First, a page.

It’s unacceptable that practices should be forced to re-register people who have shown themselves to be violent while in primary care. This potentially puts GP partners at risk of legal action from their employees, whom they are now unable to fully protect. That is certainly a risk that no golden hello can make up for.

We’ll have to wait and see how this new contract pans out. If I was a betting woman, I would put a substantial sum of money on PCNs not existing in five years, maybe sooner, and that they will be added to the list of ‘once-in-a-generation’ NHS reorganisations that take money and clinicians away from the front line.

Toni Hazell is a GP based in a practice in London


Leon The Apothecary, Student

"The importance of having pharmacists available to safely dispense drugs."

Pharmacists generally don't dispense drugs. Dispensers and Technicians dispense drugs. Pharmacists clinically assess prescriptions. It's a very common misconception and an important aspect to note.

Kevin Western, Community pharmacist

....I should add that the rest of the article is quite interesting and eye opening... there is obviously a lot going on we are unaware of here in Pharmacy land

Tarvinder Juss, Locum pharmacist

Yes, as has been pointed out previously, Toni does a very good and very needed job in bringing current GP concerns to pharmacists' attention.


Toni Hazell, GP

thank you Tarvinder! Kevin that's a good point which I hadn't really thought about - the issue often is when things are commissioned in pharmacies (like MURs) the amount spent for one review can often be something like what we are funded to look after a patient for 3m or so. I doubt pharmacies would be interested in stuff done pro rata on the £120 we get for looking after a patient for one full doesn't boil down to much for a half hour consultation. But completely agree with you in principle. 

Kevin Western, Community pharmacist

I suppose the £120 is based on the idea that the majority will never actually visit, a theory which doesn't work so well with an elderly population with multiple disease states as we have here.
I think there are lots of areas we can help each other, - NMS could save you appointments if you push patients to us.
You will be able to use the CPCS service to push patients to pharmacies for minor ailments and we will be paid to see them for you.
There will be other opportunities but
It does need co-operation and I'm afraid to say the limiting factor usually (not always!) Is the surgery. If we can over come this we can get a lot more done and that's without any new services.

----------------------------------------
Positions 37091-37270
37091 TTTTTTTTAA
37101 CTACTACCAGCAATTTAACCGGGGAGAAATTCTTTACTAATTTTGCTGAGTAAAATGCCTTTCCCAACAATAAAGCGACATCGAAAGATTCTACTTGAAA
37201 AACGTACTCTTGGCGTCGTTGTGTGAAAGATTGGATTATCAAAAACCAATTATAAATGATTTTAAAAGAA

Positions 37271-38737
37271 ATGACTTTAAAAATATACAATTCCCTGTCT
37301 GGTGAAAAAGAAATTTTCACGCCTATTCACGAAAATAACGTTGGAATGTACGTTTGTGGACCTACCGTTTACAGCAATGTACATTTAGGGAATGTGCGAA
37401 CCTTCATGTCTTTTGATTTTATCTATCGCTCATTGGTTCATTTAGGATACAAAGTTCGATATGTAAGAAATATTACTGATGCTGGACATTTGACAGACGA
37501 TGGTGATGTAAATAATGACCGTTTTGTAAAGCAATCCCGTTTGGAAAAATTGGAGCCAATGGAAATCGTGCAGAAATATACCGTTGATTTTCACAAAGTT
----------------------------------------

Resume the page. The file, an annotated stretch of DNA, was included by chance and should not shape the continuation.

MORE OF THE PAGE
I hope we can all work together going forward

Toni Hazell, GP

yes absolutely, and pharmacists working in practices and doing med reviews do work. Personally I've never seen an NMS or MUR report that hasn't duplicated what has already been done/caused me to have more work rather than less. minor ailments definitely - we do phone triage and I send loads of people with URTIs, insect bites, thrush etc to the pharmacy. You're right that those who don't come subsidise those who do but cherry picking of the young and healthy by companies such as babylon is threatening that and in some areas destabilising practices. 

Kevin Western, Community pharmacist

I've never come across Babylon but i can imagine the effect. Did you feed back to the pharmacies involved? Maybe point out what you would like to get from mur's? NMS could actually do some of your work if you ask them to check BP or peak flow etc?
Just a thought.
It's good that you are brave enough to give us your side of things, and I hope you keep it up!

Kevin Western, Community pharmacist

Ther alternative to employing pharmacists in surgeries is to actually commission services via pharmacies. I know that is anathema to most GPs, after all, to many GPs , all the money in the NHS belongs to them, but they cant have it both ways, overworked and unwilling to share the workload AND the spoils or  less workload and miss a small slice of the pie. I have already heard GPs in PCNs say under no circumstances will they spend any money in Pharmacies for services.